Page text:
A meteor entering the Earth’s atmosphere exploded in Michigan’s sky overnight in a spectacle that briefly illuminated the city of Detroit. The US Geological Survey confirmed the meteor had entered the atmosphere about 5 miles from New Haven, Michigan (about 36 miles north of The Motor City), and registered a force equivalent to a magnitude 2.0 earthquake. Videos posted across social media networks showed a bright spot streaking across the sky before exploding, flooding the darkness with light. Social media users who witnessed the event said the flash of light was followed by loud booms several minutes later.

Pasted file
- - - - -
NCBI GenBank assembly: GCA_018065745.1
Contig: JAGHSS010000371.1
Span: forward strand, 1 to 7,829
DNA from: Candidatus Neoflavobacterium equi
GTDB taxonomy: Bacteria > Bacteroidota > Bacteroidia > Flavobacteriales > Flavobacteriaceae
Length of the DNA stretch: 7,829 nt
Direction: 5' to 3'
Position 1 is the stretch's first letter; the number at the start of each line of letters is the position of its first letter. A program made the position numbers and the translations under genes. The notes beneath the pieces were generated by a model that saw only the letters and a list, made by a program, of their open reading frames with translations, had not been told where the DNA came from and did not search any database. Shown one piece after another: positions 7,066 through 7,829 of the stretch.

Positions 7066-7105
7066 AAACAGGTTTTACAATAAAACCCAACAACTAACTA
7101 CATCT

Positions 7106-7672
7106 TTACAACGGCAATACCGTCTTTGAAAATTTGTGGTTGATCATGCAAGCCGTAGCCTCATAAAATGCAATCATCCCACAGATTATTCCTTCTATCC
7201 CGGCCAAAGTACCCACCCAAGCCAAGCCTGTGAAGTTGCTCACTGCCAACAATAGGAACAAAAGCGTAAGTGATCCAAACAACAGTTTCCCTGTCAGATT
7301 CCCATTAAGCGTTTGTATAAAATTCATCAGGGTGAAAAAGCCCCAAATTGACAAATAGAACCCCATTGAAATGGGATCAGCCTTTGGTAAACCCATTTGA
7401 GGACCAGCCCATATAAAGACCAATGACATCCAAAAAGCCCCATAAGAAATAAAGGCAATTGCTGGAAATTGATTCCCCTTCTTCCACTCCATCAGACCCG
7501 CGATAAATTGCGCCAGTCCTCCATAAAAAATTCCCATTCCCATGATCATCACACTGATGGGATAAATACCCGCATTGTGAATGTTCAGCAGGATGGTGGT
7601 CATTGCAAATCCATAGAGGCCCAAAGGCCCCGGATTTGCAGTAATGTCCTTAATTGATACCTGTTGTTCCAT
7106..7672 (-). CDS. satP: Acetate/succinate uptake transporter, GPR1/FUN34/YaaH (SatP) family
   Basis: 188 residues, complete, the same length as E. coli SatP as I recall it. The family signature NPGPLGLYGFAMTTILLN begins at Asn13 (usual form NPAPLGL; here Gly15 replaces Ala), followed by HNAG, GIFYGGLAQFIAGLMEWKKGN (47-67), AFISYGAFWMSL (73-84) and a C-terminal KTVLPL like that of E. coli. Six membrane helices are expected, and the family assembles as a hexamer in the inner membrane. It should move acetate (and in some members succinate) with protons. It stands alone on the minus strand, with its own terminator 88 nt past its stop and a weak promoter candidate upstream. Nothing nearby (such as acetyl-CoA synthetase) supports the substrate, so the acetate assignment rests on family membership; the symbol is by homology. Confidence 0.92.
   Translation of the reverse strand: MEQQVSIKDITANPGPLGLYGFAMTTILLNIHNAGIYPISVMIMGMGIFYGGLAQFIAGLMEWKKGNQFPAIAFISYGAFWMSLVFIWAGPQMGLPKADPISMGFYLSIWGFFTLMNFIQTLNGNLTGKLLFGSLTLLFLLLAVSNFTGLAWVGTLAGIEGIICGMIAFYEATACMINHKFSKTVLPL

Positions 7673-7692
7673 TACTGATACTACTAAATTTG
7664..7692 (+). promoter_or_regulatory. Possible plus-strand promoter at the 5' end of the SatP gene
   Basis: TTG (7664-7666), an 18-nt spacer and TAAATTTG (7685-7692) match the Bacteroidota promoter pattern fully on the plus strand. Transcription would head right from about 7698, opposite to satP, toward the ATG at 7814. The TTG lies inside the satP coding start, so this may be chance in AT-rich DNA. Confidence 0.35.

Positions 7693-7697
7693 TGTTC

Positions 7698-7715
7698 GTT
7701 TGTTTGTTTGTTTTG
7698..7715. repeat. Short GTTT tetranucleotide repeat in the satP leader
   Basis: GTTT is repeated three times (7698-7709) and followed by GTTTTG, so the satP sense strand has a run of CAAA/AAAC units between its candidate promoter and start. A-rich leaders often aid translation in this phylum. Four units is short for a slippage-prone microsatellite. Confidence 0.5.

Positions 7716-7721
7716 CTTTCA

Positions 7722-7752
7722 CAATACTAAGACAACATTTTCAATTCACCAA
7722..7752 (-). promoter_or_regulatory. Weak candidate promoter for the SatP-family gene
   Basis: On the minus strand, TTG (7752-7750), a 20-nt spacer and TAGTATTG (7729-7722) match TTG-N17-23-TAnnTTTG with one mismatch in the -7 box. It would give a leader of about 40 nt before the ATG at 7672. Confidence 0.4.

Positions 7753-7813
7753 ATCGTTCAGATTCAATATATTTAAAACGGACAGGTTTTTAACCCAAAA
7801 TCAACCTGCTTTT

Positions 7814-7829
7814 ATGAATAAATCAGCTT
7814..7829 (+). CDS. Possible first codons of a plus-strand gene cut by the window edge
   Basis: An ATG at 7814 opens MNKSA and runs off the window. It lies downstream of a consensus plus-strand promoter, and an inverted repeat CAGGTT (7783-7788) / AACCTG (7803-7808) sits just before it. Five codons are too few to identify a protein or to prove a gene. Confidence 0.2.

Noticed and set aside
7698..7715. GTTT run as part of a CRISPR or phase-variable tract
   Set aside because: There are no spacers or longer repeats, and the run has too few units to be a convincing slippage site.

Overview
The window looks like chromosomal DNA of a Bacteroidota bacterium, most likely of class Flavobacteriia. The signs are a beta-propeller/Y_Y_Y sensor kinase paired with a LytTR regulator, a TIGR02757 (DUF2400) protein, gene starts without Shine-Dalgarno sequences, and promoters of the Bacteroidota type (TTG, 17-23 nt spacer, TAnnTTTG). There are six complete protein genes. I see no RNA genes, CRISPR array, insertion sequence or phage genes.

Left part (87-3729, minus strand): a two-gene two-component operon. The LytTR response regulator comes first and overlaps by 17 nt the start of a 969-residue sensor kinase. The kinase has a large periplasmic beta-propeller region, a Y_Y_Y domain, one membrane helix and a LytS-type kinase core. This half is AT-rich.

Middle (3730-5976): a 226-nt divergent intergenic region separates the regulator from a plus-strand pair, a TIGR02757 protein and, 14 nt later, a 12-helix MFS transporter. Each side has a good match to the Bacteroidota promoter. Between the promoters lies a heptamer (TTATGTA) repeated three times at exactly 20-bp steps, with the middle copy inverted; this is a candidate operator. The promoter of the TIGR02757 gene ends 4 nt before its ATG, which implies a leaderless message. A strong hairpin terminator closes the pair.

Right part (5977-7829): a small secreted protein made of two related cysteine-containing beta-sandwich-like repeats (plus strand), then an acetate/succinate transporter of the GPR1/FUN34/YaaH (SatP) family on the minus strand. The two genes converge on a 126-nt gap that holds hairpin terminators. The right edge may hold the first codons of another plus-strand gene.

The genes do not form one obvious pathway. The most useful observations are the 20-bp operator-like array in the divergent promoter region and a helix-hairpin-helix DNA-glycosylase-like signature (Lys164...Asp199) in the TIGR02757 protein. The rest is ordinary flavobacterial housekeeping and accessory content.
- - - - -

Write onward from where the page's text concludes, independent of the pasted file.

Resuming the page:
NASA officials confirmed to The Detroit News that its meteor camera caught the event at 8:08pm at Oberlin College in Ohio (see below). NASA is currently analyzing the meteor’s data, and said the explosion was a “huge event” and rare for Michigan. Bill Cooke from NASA’s meteoroid environment office in Alabama told The Detroit News he estimates the meteor was about one or two yards across, weighed more than one metric ton and traveled between 40,000 to 50,000 miles to get to Earth.
NASA defines meteors (or shooting stars) as rocks or debris in space that fall through a planet’s atmosphere. The bright trail of light emitted is caused by friction with the atmosphere. Meteorites are the surviving pieces that make it to the ground. NASA says it’s tracking the trajectory of the meteor to see if any meteorites landed on Earth.
Update January 17th, 10:44am ET: Removed a tweet showing an older meteor.